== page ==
17. 17. BE RESPECTFUL • Treat other organizations’ trademarks respectfully • Charitable or community-based projects have no business infringing on others’ trademarks • Be liberal in attribution and giving credit to other communities or companies • Respond calmly and professionally if a third party asks for/ demands changes; always cc: trademarks@
  18. 18. REGISTERYOUR MARK • Recommended policy is to register your software product name • The ASF will register most Apache product names for software goods in the US, if requested by the PMC • If your project is very popular, you can can request additional registrations in other jurisdictions like the EU/CTM • Justification is required by the board for non-US expenses
  20. 20. POLICE BRAND USE PRIVATELY • When a third party is improperly using your project's brand, the PMC needs to take action and ask for corrections! • Assume ignorance rather than malice • Use reporting guidelines to determine if the use is (or is not!) a problem • Always contact third parties privately (but be sure to cc: trademarks@) • Private, direct contact allows all parties to save face • Public confrontations often escalate, potentially damaging everyone's reputation
  21. 21. BE PROFESSIONAL AND POLITE • Whenever contacting anyone about improper brand use: • Be professional – you are talking to managers/marketers • Be polite – many cases are resolved through simple discussion • Be firm – state the ASF's clear ownership of the marks • Be specific – quote specific uses that we request to be changed • Most potential infringements cases are resolved through discussion between private@, trademarks@, and the other party • Be patient – discussions take time to resolve • Legal threats are never the first step
  22. 22. GET LEGAL ADVICE • The ASF has pro bono corporate counsel from DLAPiper • Send any legal questions, especially any from outside the ASF, to: trademarks@ for anything brand-related (private archive) legal-internal@ for any specific legal question the PMC for the project (private archive) legal-discuss@ for any general legal questions that can be discussed publicly (public archive) • Never grant exception to brand policy without trademarks@ approval • Never give legal advice (unless you actually are an ASF counsel) • Never respond to an outside lawyer without asking ASF counsel
  24. 24. GRANTINGTHIRD PARTY PERMISSIONS • PMCs may directly grant certain third party permissions for specific uses (events, domains, swag / merchandise) of their project marks • Best practices / improved how-to guides being rolled out • Respond promptly: acknowledge the question even if the answer is not ready yet • Respond professionally: many requesters are marketers or lawyers, not coders • Respond privately: keep on private@ unless OP used dev@
  25. 25. RESPONDINGTO REQUESTS • Only grant specific permissions as noted in policy • Events; domain names; services; merchandise • Do not grant exceptions dealing with software product names • But: you can allow “Powered By” names/icons (For..., Plugin...) • Be consistent and fair when granting permissions • Does a use of your project's brand by a third party / other company: • Maintain clarity about the source of Apache software? • Help the image, impact, or reach of your project community? • Ask trademarks@ for help anytime you have a question!
  27. 27. TRADEMARKS@ SETS POLICY • The ASF owns all Apache trademarks on behalf of the projects • PMCs are required to comply with trademark policy; PMCs otherwise define and promote their own brand • Project brand design, like technical direction, is completely up to PMCs • trademarks@, like press@, operations@, infra@, etc. are here to serve the needs of all Apache projects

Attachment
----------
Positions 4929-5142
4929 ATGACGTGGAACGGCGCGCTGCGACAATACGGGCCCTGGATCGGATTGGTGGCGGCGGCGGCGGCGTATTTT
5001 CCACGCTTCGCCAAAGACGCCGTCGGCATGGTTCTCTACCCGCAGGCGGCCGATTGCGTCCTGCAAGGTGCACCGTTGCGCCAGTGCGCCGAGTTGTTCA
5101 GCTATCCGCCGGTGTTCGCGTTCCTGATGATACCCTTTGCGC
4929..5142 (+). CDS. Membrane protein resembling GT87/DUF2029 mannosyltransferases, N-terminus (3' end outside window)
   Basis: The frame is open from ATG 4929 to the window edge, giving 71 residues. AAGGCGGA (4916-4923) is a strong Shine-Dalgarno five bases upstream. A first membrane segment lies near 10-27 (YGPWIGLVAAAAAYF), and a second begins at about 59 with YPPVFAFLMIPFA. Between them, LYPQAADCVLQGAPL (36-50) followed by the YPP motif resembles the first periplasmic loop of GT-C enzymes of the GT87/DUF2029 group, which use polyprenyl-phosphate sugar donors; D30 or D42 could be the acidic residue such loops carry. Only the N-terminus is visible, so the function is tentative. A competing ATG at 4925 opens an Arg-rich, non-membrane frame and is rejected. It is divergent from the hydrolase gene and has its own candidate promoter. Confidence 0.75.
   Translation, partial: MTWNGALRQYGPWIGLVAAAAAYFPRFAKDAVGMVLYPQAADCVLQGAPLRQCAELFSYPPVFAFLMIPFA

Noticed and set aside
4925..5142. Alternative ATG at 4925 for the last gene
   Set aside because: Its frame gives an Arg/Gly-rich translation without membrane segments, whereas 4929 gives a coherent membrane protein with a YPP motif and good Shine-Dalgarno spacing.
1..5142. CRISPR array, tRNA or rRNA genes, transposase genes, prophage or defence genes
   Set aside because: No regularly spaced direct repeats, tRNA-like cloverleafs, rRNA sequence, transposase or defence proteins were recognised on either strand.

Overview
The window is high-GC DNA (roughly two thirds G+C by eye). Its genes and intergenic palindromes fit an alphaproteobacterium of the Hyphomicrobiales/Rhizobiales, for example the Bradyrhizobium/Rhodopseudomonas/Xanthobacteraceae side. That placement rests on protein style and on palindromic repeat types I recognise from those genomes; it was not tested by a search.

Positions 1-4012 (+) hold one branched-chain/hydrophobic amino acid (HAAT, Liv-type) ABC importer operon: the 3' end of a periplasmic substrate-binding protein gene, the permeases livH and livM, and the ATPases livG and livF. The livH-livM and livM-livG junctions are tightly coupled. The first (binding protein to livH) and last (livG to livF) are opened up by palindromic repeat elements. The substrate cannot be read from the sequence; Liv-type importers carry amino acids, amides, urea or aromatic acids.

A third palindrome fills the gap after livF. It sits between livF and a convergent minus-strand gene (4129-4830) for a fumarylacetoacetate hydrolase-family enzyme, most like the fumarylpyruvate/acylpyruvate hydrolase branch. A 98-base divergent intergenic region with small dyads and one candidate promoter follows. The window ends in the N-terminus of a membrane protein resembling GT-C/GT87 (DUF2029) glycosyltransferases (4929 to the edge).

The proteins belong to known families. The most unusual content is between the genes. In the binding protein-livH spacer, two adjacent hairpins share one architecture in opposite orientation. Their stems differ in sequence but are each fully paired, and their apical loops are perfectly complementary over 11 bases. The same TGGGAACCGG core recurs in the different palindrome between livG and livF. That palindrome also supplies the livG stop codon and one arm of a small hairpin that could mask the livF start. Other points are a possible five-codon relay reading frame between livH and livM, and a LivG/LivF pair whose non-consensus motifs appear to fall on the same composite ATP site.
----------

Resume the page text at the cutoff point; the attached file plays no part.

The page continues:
28. 28. DEALING WITH DIFFICULT PARTIES • Any time a third party responds negatively, or when another company lawyer is involved – ask trademarks@ to help craft your reply • Any difficult negotiations should be done byVP, Brand Management, with appropriate legal counsel • Most corporations respond to official titles • Patience is required: trademark issues are rarely time critical • Legal threats are never the second step
  29. 29. TRADEMARK ENFORCEMENT • A Cease & Desist (C&D) is considered a last resort, when all other approaches have failed • Trademark litigation is expensive and risky • Consider the public image of “attacking” a third party • Most issues can be resolved with polite, firm, and private discussion with the right parties • A very few serious issues end up being resolved with more visible actions: making a public case; restricting PMC or commit access; or the board unilaterally restructuring a project
  31. 31. THANKYOU • Thanks to all Apache committers and PMCs! • Thank you to companies who respect Apache brands • Thanks to members of ApacheTrademarks Committee • Thanks to DLAPiper counsel: Mark Radcliffe, Nikkya Williams, Carol Anne Bashir
  32. 32. PMC RESOURCES • Policy for PMC websites • • Linking to third party sites/products/services • • Project Independence is required for PMCs • • Questions? <> and relevant <>
  33. 33. EXTERNAL RESOURCES • Formal policy for third party use • Third party requesting permission for events • Third party requesting permission for domain names • All other questions
  34. 34. QUESTIONS? Please feel free to find Shane with any questions this week! Or, Look for the Ask Me! Buttons, and just ask! <> @ShaneCurcuru
  35. 35. @SHANECURCURU VP, Brand Management,ASF
  36. 36. BUT IT’S OPEN SOURCE! Apache License, v2.0 6. Trademarks.This License does not grant permission to use the trade names, trademarks, service marks, or product names of the Licensor, except as required for reasonable and customary use in describing the origin of the Work and reproducing the content of the NOTICE file.